My husband is my best friend, and in his letter he stated that I am his. I know that our love runs deep, for each other, as well as for the family. What should I do?


Dear R.K.,

I'm certain that this is a time of crisis for you, but you can also look at it as a time to resolve a conflict that you and your husband have had for fifteen years. Let me give you a few opinions and observations, and then I will offer some suggestions.

First, I guarantee you that your affair is not the problem that you think it is. Instead, it is an issue that your husband has used over the years to get the upper hand whenever you and he have an argument. It may show up especially whenever you have been reluctant to have sex with him. It throws you off balance whenever he mentions it, and makes you feel guilty, wanting to make it up to him somehow. He may also bring it up whenever you are winning in a power struggle he is having with you.

Prior to the incident where a man was staring at you, you may not have been as sexually interested in him as he would have liked. A transcript of the discussion you had on the fifth day may have helped us fully understand what was developing between the two of you.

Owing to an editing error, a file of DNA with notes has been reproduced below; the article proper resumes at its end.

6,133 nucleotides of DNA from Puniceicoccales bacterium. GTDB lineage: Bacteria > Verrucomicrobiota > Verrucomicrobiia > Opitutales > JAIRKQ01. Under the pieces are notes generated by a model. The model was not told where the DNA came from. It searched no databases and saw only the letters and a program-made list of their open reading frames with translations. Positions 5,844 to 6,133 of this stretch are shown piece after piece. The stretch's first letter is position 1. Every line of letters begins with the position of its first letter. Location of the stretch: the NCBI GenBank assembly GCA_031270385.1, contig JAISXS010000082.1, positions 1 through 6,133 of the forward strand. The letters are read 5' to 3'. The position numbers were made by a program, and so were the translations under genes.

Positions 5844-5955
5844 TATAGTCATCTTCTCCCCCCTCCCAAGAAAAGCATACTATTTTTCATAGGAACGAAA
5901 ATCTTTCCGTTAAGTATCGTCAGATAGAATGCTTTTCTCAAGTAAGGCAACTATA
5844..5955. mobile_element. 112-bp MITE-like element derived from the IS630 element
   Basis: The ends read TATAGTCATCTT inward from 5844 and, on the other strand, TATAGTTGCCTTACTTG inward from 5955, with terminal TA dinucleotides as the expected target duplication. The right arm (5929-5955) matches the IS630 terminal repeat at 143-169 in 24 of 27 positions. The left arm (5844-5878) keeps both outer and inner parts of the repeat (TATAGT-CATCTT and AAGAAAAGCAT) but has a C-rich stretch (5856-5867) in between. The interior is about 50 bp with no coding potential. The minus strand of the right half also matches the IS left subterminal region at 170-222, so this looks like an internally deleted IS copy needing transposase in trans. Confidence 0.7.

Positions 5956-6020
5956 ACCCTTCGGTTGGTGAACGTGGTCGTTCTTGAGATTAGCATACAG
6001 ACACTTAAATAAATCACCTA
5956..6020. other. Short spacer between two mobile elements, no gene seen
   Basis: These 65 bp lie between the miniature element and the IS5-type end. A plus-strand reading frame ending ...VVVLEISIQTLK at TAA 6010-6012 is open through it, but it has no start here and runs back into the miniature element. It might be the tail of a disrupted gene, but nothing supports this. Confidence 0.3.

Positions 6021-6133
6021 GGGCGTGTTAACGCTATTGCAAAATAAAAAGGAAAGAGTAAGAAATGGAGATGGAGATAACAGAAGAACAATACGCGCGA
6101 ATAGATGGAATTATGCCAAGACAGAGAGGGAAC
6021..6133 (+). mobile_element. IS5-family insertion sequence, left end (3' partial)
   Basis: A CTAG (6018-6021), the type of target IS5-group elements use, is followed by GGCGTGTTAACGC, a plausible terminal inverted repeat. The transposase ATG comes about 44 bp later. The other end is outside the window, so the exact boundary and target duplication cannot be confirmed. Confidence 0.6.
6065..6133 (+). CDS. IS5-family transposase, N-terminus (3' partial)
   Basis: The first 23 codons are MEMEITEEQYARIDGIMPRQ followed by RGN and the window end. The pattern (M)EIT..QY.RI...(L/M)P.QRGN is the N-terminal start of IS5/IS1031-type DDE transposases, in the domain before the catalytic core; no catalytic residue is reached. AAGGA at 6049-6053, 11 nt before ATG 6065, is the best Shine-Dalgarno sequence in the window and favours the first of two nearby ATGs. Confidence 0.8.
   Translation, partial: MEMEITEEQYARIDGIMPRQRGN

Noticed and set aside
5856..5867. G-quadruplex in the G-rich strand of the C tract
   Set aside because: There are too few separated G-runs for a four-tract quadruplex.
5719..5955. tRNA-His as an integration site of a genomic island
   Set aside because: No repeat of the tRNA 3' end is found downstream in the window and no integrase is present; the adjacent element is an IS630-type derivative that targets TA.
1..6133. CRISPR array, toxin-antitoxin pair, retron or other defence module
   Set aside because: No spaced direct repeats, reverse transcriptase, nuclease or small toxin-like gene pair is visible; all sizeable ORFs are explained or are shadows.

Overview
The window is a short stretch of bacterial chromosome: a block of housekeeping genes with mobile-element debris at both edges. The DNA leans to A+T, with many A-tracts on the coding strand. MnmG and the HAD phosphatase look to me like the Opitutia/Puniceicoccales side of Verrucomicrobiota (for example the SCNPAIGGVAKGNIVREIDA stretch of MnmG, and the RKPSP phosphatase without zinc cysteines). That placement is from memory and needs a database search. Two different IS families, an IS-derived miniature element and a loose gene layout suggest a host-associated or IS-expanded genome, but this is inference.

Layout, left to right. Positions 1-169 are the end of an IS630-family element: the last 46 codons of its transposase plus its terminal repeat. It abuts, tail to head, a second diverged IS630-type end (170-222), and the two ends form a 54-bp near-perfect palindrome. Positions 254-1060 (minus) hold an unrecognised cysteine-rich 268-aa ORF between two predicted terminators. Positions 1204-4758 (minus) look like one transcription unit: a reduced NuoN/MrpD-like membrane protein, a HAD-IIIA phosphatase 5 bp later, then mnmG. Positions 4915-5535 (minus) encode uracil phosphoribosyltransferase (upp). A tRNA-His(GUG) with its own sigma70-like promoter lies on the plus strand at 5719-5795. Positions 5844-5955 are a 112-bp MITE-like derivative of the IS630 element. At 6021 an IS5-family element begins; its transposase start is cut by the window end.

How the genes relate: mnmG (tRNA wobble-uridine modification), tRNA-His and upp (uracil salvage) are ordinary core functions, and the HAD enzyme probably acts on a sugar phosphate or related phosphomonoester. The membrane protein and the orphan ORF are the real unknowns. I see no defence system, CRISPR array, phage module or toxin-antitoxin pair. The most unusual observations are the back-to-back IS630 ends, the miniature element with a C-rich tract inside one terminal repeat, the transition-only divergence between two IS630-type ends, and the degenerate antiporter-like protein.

At the dinner you may have looked particularly appealing to your husband, and he may have felt inadequate. His intimidation may have sparked his argument with you, which was his attempt to put himself back into a position of control. But instead, you became angry with him and rejected him sexually by going to bed with your clothes on. That made him feel even more inadequate, and he felt he had to increase his abuse to try to regain control. He may have thought he needed to teach you a lesson so you would think twice about refusing him sex again.

But his abuse did not work this time. You met his aggression with your own aggression. By the time you got home, he had not yet won the battle and the fight continued to escalate. He decided to raise the stakes a notch and left you and the children. He also told the children about your affair to punish you for not giving in to him. Again, he was using your act of infidelity as a way of regaining control.